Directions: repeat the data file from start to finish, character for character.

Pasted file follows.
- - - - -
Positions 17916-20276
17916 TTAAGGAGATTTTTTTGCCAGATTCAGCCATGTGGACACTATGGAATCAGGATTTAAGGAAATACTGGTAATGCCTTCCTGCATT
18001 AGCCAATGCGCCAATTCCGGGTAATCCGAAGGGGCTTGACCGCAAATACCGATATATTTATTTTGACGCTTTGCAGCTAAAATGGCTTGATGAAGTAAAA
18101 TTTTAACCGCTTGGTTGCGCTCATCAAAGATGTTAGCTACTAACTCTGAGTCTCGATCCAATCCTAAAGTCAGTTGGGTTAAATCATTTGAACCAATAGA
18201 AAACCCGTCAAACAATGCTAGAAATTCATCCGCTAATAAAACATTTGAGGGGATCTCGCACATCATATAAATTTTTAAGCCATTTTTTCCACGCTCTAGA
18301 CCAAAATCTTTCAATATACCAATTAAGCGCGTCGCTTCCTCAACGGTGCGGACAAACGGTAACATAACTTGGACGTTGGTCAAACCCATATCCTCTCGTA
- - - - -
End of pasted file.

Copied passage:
Positions 17916-20276
17916 TTAAGGAGATTTTTTTGCCAGATTCAGCCATGTGGACACTATGGAATCAGGATTTAAGGAAATACTGGTAATGCCTTCCTGCATT
18001 AGCCAATGCGCCAATTCCGGGTAATCCGAAGGGGCTTGACCGCAAATACCGATATATTTATTTTGACGCTTTGCAGCTAAAATGGCTTGATGAAGTAAAA
18101 TTTTAACCGCTTGGTTGCGCTCATCAAAGATGTTAGCTACTAACTCTGAGTCTCGATCCAATCCTAAAGTCAGTTGGGTTAAATCATTTGAACCAATAGA
18201 AAACCCGTCAAACAATGCTAGAAATTCATCCGCTAATAAAACATTTGAGGGGATCTCGCACATCATATAAATTTTTAAGCCATTTTTTCCACGCTCTAGA
18301 CCAAAATCTTTCAATATACCAATTAAGCGCGTCGCTTCCTCAACGGTGCGGACAAACGGTAACATAACTTGGACGTTGGTCAAACCCATATCCTCTCGTA